Something regarding the pawn of the watch caused the police to investigate. At about 10:30 a.m. on February 15, Officer Jesse Ayer and his assistant went to room 71 in Hotel Jessie, regarding the pawning of the watch hereinabove mentioned. On arriving there the door was opened in response to their knock. Physioc and L'Hommedieu were in bed. On a bureau Ayer found a bullet, some keys, and also some money. After talking to the defendant and his companion Ayer made a further investigation. A Gladstone bag was under the bed. With one of the keys on the bureau he opened the bag which was empty except in a pocket there was a pistol. The bullet on trial fitted the pistol. Still pursuing the watch transaction Ayer directed the defendant and his companion to dress and go to the Hall of Justice. Physioc put on his brown corduroy overcoat. As they approached the hall of justice, Officer Butz, in charge of the robbery detail, was on the sidewalk and had in his possession the report of the police regarding the robbery. When he saw the brown corduroy overcoat he became interested. It will suffice to state that within a few hours Physioc was identified as the individual who had robbed Leona Hough and that he had held at that time the pistol located by Officer Ayer. In company with Officer Butz and his assistant, Physioc went to locate the automobile. Shortly it was located near Twenty–Second and Guerrero. Not long after the automobile had been taken to the police garage it was definitely ascertained that it was the automobile owned by Goodrich and which had been driven to San Francisco, according to the sworn testimony of Physioc and L'Hommedieu, by them. Moreover, shortly after their arrest photographs were taken of Physioc and L'Hommedieu, numerous interviews were had, and some of those interviews were taken down by a stenographic reporter attached to the police department.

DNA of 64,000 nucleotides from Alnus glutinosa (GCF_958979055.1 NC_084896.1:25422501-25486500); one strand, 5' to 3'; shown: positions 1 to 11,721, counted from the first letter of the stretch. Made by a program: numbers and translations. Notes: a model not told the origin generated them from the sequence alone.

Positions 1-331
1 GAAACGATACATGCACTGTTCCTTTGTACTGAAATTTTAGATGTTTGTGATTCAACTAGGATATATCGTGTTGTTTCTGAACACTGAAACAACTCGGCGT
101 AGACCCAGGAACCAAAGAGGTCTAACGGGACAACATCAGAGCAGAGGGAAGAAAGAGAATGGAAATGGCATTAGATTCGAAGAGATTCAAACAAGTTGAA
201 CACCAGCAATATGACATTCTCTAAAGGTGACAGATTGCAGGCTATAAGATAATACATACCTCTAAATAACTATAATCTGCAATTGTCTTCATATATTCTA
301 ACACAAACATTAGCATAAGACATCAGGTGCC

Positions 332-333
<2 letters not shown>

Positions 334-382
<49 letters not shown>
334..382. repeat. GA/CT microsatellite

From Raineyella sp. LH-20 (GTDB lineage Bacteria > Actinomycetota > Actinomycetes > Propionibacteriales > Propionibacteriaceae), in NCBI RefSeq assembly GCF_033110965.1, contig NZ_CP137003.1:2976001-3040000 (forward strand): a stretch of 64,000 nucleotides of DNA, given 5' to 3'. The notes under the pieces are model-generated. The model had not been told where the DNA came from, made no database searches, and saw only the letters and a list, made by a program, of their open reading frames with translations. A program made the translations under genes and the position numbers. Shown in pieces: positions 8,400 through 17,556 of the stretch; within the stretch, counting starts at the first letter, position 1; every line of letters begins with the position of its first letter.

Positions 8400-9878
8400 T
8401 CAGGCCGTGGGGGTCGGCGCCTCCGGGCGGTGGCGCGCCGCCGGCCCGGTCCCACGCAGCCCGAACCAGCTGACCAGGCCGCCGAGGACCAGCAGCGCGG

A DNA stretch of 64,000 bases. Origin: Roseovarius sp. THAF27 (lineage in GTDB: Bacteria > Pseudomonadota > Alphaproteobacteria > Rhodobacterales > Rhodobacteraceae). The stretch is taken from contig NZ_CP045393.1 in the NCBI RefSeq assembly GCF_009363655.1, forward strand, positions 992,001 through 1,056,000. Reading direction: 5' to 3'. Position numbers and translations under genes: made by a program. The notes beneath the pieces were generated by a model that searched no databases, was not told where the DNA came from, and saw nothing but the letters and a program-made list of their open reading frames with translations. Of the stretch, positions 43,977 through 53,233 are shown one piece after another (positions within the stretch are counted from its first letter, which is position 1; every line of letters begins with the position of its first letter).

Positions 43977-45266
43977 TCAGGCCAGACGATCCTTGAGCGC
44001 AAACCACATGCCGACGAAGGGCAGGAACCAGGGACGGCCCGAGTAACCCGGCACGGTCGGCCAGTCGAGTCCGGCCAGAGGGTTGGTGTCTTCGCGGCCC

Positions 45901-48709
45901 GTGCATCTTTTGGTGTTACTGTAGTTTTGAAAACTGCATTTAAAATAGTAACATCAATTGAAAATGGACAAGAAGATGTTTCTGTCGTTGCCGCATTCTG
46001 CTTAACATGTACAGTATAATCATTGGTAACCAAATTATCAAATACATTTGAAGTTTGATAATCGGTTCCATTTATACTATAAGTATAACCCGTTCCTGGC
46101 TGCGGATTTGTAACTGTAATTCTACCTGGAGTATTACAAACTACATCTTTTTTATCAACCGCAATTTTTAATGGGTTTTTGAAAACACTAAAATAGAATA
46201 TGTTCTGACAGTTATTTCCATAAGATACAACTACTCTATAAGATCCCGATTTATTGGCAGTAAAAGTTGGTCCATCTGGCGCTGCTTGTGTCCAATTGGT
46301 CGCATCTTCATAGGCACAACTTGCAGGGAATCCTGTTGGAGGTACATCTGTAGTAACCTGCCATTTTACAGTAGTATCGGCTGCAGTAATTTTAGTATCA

Without examining the evidence adduced in the interviews just mentioned it is proper to note that on the 28th day of February the district attorney filed an information against Physioc and L'Hommedieu charging them with robbing Leona Hough; with using a revolver in committing the offense, and charging a prior conviction against L'Hommedieu and two prior convictions against Physioc. On the 19th day of April the district attorney filed an information against the two defendants charging them with grand theft in stealing the Goodrich automobile and also charging that they used a revolver. In the latter information each defendant was charged with a prior conviction. On the same day an information was filed charging L'Hommedieu with the violation of section 2, chapter 1098, Statutes of 1931 (defining the unlawful possession of a pistol). An information was also filed against Physioc charging the same offense. When called upon to plead, the priors were admitted and a plea of not guilty was entered as to each of the charges above mentioned. As the time of the trial all actions were consolidated for the purposes of the trial. Pen.Code, sec. 954. As to the first charge, Physioc was found guilty of robbery in the first degree, L'Hommedieu of robbery in the second degree. As to the second charge, it was dismissed as to L'Hommedieu and Physioc was found guilty. As to the third and fourth charges, each was found guilty as alleged in the information. Applying the evidence recited above to the actions just enumerated, it is clear the corpus delicti was sufficiently established. In other words, the testimony of Leona Hough established a complete case against Physioc as the one who personally robbed her and, taking the sworn testimony of the two defendants that they continuously remained together, the jury could infer that L'Hommedieu was with Physioc when the robbery was committed, and that he was the one who drove the car away from the robbery and was therefore a party to that offense. The proof also showed that this defendant had unlawful possession of the pistol from the time the pistol was obtained in Los Angeles until the time of his arrest. As to both the charge of robbery and the charge of unlawful possession of the pistol the corpus delicti was proved.